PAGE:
Expressing Music in Visual Language

By Vieth, Ken | School Arts, May-June 1998 | Go to article overview
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Expressing Music in Visual Language

Vieth, Ken, School Arts

Music can greatly affect our moods and emotions. Historically, artists have been challenged to interpret the impact of music into visual statements. To explore the idea of expressing music with high school students, I divided the concept into two projects. The first was an observational drawing of musical instruments set up in the classroom. This focused on improving students' skills of observing and representing what they were actually seeing. The second part was an expressive color project that was more challenging. Making the leap from observational drawing of what is real to personal interpretation and expression of a given subject is a desired outcome of visual artists. Encouraging high school students to be more expressive requires a thoughtful approach to the structure of the assignment.

Observational Pencil Drawings

For the first assignment, I borrowed a variety of musical instruments from the high school music department and with the help of the band director we hung the instruments from the ceiling. To ensure their safety and security, we used 20 lb. nylon fishing line. Because the spatial relationship between each instrument was important, this was emphasized by the careful placement of each piece. The nylon thread, which was more visible than expected, added an unexpected division of the negative air space. Some students incorporated these negative spaces into their compositions.

Each student began with an observational pencil drawing, by focusing on one section of a musical instrument. This was done as a line drawing, using a 2B pencil on 18 x 24" (46 x 61 cm) white vellum paper (80 lb). Next the students chose black and white media to develop the image further. Some of the various materials used were pen and ink, felt tip marker, black and white pastels, and drawing pencils, 4H through 6B. (Note: For a discussion of pencils and paper see HandOut in the February issue of SchoolArts.) This was intended to be more of an experimental use of the materials than a value study exercise. We listened to Classical music throughout each class period to add to the overall ambiance. This work was completed in about eight, forty-minute class periods and resulted in large, impressive visual statements.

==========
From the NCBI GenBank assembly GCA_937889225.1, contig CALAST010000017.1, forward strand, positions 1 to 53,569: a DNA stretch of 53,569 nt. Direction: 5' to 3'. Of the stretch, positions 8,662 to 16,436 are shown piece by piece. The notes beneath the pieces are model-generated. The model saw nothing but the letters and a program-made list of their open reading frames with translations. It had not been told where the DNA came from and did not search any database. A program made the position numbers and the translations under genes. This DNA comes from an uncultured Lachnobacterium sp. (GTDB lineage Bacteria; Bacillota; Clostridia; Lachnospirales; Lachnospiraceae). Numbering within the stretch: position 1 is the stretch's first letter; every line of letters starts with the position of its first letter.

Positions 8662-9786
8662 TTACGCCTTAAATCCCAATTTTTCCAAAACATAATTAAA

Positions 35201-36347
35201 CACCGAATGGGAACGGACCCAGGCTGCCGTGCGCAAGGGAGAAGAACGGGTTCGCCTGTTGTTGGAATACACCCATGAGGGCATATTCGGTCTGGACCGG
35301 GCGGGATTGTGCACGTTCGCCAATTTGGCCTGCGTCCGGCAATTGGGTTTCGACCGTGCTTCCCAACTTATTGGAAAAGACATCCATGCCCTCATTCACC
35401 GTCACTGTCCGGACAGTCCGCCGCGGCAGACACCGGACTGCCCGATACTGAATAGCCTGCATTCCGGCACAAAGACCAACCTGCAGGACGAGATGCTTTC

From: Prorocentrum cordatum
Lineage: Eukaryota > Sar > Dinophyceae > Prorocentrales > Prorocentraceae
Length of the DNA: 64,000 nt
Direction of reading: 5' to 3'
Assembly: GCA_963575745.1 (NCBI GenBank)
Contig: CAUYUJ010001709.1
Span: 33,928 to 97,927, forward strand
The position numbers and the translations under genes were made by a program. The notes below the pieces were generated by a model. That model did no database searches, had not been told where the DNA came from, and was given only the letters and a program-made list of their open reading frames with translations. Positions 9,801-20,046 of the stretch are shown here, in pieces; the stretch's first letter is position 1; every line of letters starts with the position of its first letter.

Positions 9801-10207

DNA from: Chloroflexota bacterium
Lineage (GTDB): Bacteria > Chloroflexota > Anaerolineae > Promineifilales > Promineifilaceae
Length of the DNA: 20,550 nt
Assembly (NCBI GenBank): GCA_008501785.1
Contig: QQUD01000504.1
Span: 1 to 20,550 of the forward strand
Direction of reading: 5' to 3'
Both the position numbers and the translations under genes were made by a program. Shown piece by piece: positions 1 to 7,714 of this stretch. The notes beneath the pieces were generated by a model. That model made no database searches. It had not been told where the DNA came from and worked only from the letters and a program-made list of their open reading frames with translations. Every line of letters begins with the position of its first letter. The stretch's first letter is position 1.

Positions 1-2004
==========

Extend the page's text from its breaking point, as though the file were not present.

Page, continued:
An Artistic Response to Music

During the time of this first drawing assignment, some very important information was shared on a daily basis. I asked the students to begin thinking about how they could express qualities of music. Also, while finishing this black and white study, the students decided which kind of music they would choose to develop into their color expression. I also showed them examples by other artists who had responded to music in their art. The students thought about the kinds of art materials that would help them to reflect on the style of music they chose.

I asked the class to create a two-dimensional, expressive work of art that reflected the qualities of a style of music. After selecting a style of music they began to interpret it through the use of color, line, form, or texture.

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